The author takes Thomas through a sticky patch where he seeks out prostitutes and has a girlfriend almost thirty years his junior, which I found distasteful, but Thomas is obviously a lonely middle-aged man. There is evidence of a wife, killed by a drunk driver, and as Thomas is pulled backwards through time he plans to save her and maybe change his sad future.

The author doesn’t take us through every single day of Thomas’ backwards life but in significant periods where the character makes changes to alter his future. We’re not told why any of this has happened but that only adds to the mystery and appeal of this book.

And when Thomas relives his own birth it 'resets' time and he begins life going the correct way but we're not told if he remembers anything of his other topsy-turvy life or even he’s destined to yo-yo for eternity.

All in all this is a fantastic story for time-travel lovers. So unique and quirky, and worthy of a 5/5. It’s British so expect Britishisms.

I didn’t find any errors in the book.

When 54 year old Thomas Scott wakes up in a hospital bed on New Year’s Day he has no memory of who he is or why he is there. Racked with pain from a terminal illness, death swiftly follows.

The next day he awakes to find himself alive again and confused, especially when he discovers that it is now New Year’s Eve. As the days pass he begins to realise that he is living his life backwards one day at a time.

So begins the extraordinary tale of a man who goes to sleep on Sunday nights and wakes up on Saturday mornings: A man who cannot form a meaningful relationship with a woman because when he jumps back to the previous day, she has no memory of him. And a man who can win a fortune from gambling any time he likes, but has only one day to spend it.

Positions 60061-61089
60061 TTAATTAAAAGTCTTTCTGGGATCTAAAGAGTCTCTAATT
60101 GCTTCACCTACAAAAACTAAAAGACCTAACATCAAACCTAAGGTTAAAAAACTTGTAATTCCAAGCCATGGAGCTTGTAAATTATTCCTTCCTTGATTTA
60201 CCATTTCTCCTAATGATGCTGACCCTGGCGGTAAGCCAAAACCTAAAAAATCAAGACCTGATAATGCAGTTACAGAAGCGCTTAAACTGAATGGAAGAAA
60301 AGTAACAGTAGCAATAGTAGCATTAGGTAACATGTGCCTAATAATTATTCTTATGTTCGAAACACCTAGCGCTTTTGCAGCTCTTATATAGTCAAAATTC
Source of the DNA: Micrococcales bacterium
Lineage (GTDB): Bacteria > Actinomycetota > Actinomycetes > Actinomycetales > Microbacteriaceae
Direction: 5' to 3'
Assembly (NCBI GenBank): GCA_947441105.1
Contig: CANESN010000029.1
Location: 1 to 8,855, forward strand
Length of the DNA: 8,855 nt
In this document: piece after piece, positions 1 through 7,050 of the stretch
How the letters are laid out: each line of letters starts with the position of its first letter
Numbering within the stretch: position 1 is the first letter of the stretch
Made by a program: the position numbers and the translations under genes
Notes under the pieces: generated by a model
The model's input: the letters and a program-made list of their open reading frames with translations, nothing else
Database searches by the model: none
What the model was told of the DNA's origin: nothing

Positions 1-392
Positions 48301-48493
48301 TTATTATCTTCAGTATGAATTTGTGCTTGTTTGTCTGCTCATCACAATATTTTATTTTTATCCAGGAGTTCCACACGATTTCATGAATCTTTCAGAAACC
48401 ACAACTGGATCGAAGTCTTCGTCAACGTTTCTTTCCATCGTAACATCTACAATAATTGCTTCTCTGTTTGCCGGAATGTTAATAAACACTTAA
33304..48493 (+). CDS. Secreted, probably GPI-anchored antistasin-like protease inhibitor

Trying to find some purpose in life he resolves to find out as much about his own personal history as he can. Learning of the death of his wife and an attack on his daughter, he prepares to make changes in the past to secure their future.

From middle-aged father all the way back to childhood, the passing years present all manner of different challenges as he grows ever more youthful.

Set in and around Oxford between the years of 1970 and 2025, this unique concept for a time travel novel features plenty of humour, nostalgia and “what if?” moments.

Taking place in the same universe as the author's Time Bubble series, this is a standalone novel aimed at a more adult audience. It can be enjoyed without the need to have read those earlier books.

Wednesday, 4 March 2015

Vivian Mayne

The Flame and The Moth (Etherea Book 2)

The Flame and The Moth (Etherea Book 2)
Vivian Mayne
The cover didn't draw me in at all. I loved the rich chocolate colour but the design, picture and silhouette of the person was nondescript to me. All it made me think of was the genre history, and The Flame and the Moth is as far from history as you could get.

The title was intriguing: it told me of something dangerous (the flame) and something vulnerable (the moth) and of course it's book 2 of a book that I've already read: The Curse of Fin Milton. The theme is magic, sorcery, ghosts, adventure and a family feud. It isn't a light read and it's in multi viewpoint, which does make it difficult to stay in tune with the main character.

The look inside got straight into the story with Fin Milton astral planing (a sort of out-of-body travel. Beats rush hour, that's for sure!) through New York. The first line made me think of impending doom for this strong character: It wasn't the first time Finn Milton had astral planed through New York city, but it would prove to be his last.